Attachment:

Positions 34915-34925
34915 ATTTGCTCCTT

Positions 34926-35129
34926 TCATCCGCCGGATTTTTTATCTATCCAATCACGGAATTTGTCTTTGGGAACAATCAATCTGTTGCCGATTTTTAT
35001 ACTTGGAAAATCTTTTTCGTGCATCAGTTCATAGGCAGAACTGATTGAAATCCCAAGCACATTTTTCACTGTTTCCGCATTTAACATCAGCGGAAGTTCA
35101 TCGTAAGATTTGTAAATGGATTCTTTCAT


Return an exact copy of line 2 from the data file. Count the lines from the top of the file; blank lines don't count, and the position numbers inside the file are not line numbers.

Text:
34915 ATTTGCTCCTT